Some writers may think that placing in and to together in a sentence means that they should become into. This is a common error. Although they have similar spellings and sounds, into and in to are not synonyms. Keep reading for examples of when to use into versus in to.
In to vs. Into: Usage Tips You Won’t Forget
Going Inside Something Else
Into can indicate a movement toward the interior of a concrete or abstract noun. These items can include a place, an item, or a thought. Here are some examples of into in a sentence.
- I headed into the club.
- Marv put the money into his wallet.
- Please put the laundry into your drawers.
- It’s common to go into shock after being in a car accident.
It’s tempting to use in instead of into for these examples. However, in describes an object when it is already in its place, not when it is moving there. If your noun ends up within another noun by the end of the sentence, you’ve used into correctly.
Another way to use into is when one noun transforms into another noun. This process can be magical or figurative, depending on the rest of the sentence. Check out these sentences in which into indicates transformation.
- The caterpillar transitioned into a butterfly.
- I realized that I am turning into my mother.
- A great website can convert clicks into customers.
- The noise in the classroom was quickly turning into chaos.
These examples could convey the same meaning as the word become. Like the other use of into, transformative sentences take a noun from one state to another. They work inside a verb phrase to demonstrate movement.
How to Use In To
In to uses the same two prepositions as into, but that’s where the similarities end. Both in and to are common parts of separate phrases in which in is the last word of a phrase and to the first word of another phrase. It gets confusing when they are next to each other in a sentence.
When In Is Part of a Phrasal Verb
In is often the last word in a phrasal verb, which refers to a verb followed by a preposition. You use phrasal verbs every day without knowing it. Examples of phrasal verbs include:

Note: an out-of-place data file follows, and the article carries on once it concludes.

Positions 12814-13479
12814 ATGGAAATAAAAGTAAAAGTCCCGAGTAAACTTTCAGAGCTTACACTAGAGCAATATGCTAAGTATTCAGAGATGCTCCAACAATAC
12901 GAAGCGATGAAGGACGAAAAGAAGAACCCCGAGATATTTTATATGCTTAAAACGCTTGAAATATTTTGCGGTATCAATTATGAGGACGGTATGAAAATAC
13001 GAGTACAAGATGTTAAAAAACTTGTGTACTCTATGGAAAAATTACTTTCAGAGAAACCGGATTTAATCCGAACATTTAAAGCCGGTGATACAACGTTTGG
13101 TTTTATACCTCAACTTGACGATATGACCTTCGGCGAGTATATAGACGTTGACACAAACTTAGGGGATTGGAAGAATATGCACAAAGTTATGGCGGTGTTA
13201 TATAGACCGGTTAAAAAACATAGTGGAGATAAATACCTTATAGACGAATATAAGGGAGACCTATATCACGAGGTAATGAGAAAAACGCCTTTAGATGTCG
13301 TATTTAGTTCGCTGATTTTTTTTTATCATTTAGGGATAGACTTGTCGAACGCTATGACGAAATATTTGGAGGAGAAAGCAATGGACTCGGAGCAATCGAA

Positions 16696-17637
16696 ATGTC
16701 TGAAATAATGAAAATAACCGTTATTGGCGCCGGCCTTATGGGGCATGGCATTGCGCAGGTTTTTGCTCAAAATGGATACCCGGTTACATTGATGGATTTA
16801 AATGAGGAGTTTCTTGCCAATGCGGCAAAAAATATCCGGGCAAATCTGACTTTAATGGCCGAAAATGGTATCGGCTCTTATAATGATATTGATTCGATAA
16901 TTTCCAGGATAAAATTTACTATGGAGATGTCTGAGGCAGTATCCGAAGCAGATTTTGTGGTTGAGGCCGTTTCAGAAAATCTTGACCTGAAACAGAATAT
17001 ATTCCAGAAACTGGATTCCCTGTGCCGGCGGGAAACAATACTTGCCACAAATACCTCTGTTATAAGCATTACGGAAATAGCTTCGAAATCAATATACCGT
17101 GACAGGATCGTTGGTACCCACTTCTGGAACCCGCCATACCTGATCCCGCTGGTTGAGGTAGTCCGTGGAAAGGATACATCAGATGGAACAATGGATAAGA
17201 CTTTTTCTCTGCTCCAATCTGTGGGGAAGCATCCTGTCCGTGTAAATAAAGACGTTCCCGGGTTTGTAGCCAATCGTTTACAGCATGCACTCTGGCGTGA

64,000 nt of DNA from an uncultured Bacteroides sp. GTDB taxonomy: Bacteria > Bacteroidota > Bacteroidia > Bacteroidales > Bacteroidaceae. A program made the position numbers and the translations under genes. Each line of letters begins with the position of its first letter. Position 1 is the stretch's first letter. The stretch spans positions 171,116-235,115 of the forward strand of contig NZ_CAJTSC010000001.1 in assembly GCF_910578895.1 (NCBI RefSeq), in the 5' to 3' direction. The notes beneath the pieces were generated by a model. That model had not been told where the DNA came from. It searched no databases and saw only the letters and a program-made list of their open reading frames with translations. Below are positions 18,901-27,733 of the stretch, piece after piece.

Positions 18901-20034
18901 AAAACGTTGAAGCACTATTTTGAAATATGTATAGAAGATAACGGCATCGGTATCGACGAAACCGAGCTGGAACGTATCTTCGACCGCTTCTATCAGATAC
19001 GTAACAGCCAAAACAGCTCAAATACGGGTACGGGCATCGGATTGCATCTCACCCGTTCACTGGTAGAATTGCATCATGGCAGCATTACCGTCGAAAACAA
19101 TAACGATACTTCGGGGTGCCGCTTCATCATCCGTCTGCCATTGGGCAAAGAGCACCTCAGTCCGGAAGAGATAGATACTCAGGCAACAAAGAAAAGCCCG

- Drop in
- Log in
- Break in
- Turn in
- Fill in
- Move in
- Give in
- Chime in
- Hand in
It gets challenging when a phrase with to immediately follows these phrasal verbs. You may feel that combining in and to is the correct answer, but that’s not the case.
When To is a Preposition
Like into, the preposition to indicates movement from one location to another. However, it does not include the in part of into that denotes the interior position of the noun. Check out these examples of prepositional phrases that coincidentally come after a phrasal verb with in.
- You can chime in to the discussion.
- Don’t give in to his demands.
- Now log in to the email server.
- She handed her notice in to the shift supervisor.
- Turn in to the third driveway on the right.
The most problematic phrasal verb is often turn in, as turn has several different meanings. The sentence “Turn in to the driveway on the right” seems like it should have the word into instead because it shows movement. However, a reader could misinterpret the sentence to mean “transform into a driveway.” You should use in to when using this phrasal verb to avoid confusion.
You can also rearrange the fourth sentence to avoid this issue altogether: She handed in her notice to the shift supervisor. This way, in and to are no longer next to one another.
When To Is Part of an Infinitive
Infinitive phrases use the word to plus a verb. When combined with a phrasal verb, they can form in to in a sentence. However, they should never be shortened to into. For example:
- Consider chipping in to support this charity.
- Did he break in to steal the necklace?
- You have to log in to see your account.
- The student dropped in to discuss his paper.
- Henry is moving in to save money on rent.
These instances are less confusing than when to is used as an infinitive phrase. Into does not look as correct in these cases. Still, it’s important to understand exactly why in to is the proper choice.
Useful Tips for Telling Them Apart
If you’re staring at in and to and wondering whether or not to combine them, there are some easy ways to figure it out. Use this checklist to determine whether you mean to say in and to or into.
Use into if:
- Your noun moved inside something else.
- Your noun was transformed into another noun.
Use in to if:
- Your noun hasn’t moved in the sentence.
- You’re trying to say “in order to.”
- Into doesn’t make sense.
More Tricky Grammar Resources
Into and in to aren’t the only prepositions that are easy to mix up. Learn how to use in and on correctly with an informative article. Then explore the difference between maybe and may be. You can also practice telling prepositions apart with a selection of fun preposition games.